How is Soil Formed?
Soil forms continuously over time as rock breaks down through physical, chemical and biological processes. Physical weathering occurs from friction between rocks or stresses caused by temperature changes and frost. Chemical weathering occurs when water, air or other chemicals interact with rock and change its composition. Biological weathering owes to the impact of plants and animals.
Soil can form close to its bedrock source, but it can also develop from deposits of weathered material that have accumulated through the movement of water, ice, wind and gravity. A couple centimetres of soil can take hundreds of years to form.
Importance of Soil
Soil is at the heart of terrestrial ecology. It is part of a multitude of landscapes and ecosystems, both natural and anthropogenic (human-made), where it evolves while interacting with other constituents such as water, air, vegetation and fauna. The active processes in soil strongly influence terrestrial ecosystems and make it one of the most important resources on Earth.
The five key roles of soil show its importance:
1. Soil contributes to plant growth by providing structural support, core nutrients and a favourable environment for root development. Soil properties have an impact on the number and type of plant and animal species that can inhabit a given environment.
2. Soil cleanses the water. It acts as a living filter for drinking water.
3. Soil recycles plant material and animal waste. Organisms in soil break down these organic materials, and the carbon and nitrogen produced in the process are sequestered (stored) in soil. Approximately 80 per cent of the carbon in the biosphere (the sum of Earth’s ecosystems) is stored in soil.
Soil as a Resource
Societies have used, and continue to use, soil for agriculture, ranching, leisure, forest exploitation and landspreading wastes (see Waste Disposal). Soil has been used in the construction of houses, buildings and road foundations, and as a source of metals such as iron, aluminum and gold. Biomass — the non-fossilized plant material and animal waste supported by the soil — is used in the production of biofuels such as bioethanol and biodiesel (see Biomass Energy).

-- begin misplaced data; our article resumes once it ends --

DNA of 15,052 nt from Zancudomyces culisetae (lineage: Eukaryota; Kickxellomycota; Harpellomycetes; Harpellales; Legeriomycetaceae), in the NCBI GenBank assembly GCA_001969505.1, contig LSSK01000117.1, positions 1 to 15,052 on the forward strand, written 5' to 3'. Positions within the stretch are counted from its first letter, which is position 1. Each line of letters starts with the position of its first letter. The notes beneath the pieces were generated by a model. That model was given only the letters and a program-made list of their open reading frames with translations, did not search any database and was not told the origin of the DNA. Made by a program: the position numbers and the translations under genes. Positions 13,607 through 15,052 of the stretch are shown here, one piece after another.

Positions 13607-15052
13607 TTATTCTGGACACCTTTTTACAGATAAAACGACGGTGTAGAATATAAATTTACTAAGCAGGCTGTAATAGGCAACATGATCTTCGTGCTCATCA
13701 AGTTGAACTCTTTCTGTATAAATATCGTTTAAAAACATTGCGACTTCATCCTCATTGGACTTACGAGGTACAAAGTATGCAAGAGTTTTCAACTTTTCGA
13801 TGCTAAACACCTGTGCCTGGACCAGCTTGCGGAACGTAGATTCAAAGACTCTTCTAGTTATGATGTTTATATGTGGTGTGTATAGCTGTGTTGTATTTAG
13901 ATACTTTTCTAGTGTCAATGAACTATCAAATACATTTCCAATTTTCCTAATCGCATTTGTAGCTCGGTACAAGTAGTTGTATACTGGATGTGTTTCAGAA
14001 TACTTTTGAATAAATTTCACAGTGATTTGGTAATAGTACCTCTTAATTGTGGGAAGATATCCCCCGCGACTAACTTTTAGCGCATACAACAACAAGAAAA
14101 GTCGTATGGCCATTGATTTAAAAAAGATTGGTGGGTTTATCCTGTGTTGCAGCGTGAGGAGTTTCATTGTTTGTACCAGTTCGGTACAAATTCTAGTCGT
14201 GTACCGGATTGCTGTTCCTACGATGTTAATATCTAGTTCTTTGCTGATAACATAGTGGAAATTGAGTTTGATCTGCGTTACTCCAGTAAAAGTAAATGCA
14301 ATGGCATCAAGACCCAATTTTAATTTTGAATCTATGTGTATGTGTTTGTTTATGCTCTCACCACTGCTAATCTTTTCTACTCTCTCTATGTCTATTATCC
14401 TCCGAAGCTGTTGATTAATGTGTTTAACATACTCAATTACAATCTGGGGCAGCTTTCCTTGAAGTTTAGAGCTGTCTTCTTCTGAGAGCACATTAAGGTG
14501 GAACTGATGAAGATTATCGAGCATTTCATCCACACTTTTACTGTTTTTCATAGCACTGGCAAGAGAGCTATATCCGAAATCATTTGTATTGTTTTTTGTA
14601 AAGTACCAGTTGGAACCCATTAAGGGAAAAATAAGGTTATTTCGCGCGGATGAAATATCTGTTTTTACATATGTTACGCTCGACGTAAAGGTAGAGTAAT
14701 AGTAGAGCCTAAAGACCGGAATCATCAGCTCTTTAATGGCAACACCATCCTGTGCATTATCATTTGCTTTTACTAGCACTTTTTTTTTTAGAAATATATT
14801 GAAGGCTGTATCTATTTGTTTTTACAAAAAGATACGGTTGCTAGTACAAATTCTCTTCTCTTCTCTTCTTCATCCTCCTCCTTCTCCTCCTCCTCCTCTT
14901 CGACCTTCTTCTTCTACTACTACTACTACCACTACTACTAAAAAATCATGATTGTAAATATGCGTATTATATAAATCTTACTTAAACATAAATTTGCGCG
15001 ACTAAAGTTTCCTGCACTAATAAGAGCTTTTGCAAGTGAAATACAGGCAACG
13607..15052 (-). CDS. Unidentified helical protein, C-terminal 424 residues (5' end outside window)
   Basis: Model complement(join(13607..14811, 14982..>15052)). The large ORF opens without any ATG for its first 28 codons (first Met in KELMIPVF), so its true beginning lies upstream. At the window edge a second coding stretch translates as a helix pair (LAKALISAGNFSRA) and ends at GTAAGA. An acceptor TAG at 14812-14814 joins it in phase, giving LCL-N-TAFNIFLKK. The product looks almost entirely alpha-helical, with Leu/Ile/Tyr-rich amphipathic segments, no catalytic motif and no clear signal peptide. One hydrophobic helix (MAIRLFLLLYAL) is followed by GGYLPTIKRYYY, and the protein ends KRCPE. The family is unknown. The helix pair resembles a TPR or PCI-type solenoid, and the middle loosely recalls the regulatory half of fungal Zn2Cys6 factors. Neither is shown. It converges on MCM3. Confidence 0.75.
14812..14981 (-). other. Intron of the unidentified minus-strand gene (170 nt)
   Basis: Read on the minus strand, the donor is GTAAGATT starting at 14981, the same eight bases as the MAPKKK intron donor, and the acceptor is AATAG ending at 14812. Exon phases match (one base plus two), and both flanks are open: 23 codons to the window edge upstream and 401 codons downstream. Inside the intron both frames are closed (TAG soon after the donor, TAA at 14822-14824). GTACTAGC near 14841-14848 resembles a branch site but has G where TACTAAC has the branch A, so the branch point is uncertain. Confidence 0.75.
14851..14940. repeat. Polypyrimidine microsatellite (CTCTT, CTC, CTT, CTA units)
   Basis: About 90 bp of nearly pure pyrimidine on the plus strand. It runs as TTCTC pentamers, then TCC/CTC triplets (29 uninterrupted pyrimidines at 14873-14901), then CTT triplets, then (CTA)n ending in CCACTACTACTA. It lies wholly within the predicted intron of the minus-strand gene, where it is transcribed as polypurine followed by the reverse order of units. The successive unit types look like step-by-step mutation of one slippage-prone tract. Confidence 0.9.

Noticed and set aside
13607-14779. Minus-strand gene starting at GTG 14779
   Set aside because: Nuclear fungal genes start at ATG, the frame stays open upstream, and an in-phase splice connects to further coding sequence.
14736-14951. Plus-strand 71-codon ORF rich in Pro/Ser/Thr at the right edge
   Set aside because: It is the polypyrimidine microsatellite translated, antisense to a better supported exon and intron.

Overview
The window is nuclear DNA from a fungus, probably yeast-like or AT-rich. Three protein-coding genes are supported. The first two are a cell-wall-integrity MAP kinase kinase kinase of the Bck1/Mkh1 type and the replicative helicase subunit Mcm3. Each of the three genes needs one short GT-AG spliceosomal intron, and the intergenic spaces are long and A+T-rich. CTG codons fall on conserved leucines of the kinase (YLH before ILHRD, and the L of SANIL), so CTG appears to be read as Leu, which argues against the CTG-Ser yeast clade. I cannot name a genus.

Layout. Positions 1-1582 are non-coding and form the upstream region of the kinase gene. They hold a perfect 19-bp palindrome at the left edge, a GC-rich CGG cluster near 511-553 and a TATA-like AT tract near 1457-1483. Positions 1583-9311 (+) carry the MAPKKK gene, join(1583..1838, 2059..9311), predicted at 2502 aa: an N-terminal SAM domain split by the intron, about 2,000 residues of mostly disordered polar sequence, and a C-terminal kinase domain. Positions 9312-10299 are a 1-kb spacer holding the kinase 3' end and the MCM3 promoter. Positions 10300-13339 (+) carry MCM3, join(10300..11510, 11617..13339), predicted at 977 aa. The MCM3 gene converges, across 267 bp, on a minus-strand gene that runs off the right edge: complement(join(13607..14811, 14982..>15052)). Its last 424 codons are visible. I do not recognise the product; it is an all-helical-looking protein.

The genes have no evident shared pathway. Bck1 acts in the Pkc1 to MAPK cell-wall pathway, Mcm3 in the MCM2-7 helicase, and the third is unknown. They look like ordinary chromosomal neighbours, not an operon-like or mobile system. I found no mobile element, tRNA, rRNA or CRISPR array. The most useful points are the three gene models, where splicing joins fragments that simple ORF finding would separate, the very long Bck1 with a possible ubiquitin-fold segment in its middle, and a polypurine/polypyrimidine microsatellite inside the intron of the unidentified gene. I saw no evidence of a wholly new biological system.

Contrary to widespread belief, soil is not a renewable resource. This means that losses of soil or soil quality cannot be regained within a human lifetime. In fact, the progressive degradation of its qualities, caused by erosion and the abusive use of lands, progresses very quickly and far exceeds regeneration by the natural processes that transform rock to soil.
Erosion presents a major threat to Earth’s soil resources. This natural process is exacerbated by unsustainable agricultural practices (e.g., the destruction of ground cover and overuse of heavy machinery) and urban development tied to population growth. Such challenges must be met with innovative ways to protect the soil while producing enough food and biomass.
Many Canadian farmers have adopted land cultivation practices that promote the fertility of soils and protect their role as a natural carbon sink (see Climate Change). Since 1991, methods of preparing land for seeding have shifted dramatically. In that year, 68.9 per cent of farmland was conventionally tilled by turning up the soil, a process that releases sequestered carbon back into the atmosphere. Over the next two decades, no-till seeding and less disruptive conservation tillage techniques came to represent 81 per cent of soil management on farms, while the use of conventional tillage was reduced to 19 per cent (see also Soil Conservation; Agricultural Soil Practices). Crop rotation, the use of fallow, and even natural snow cover on farmland also help conserve organic material in soil.
Since 2014, a team of scientists at Agriculture and Agri-Food Canada have been developing the A-Horizon Framework, an innovative “soil fingerprinting” system that agricultural producers can use to monitor and respond to changes in soil quality (see also Soil Science).
See also Soil Classification.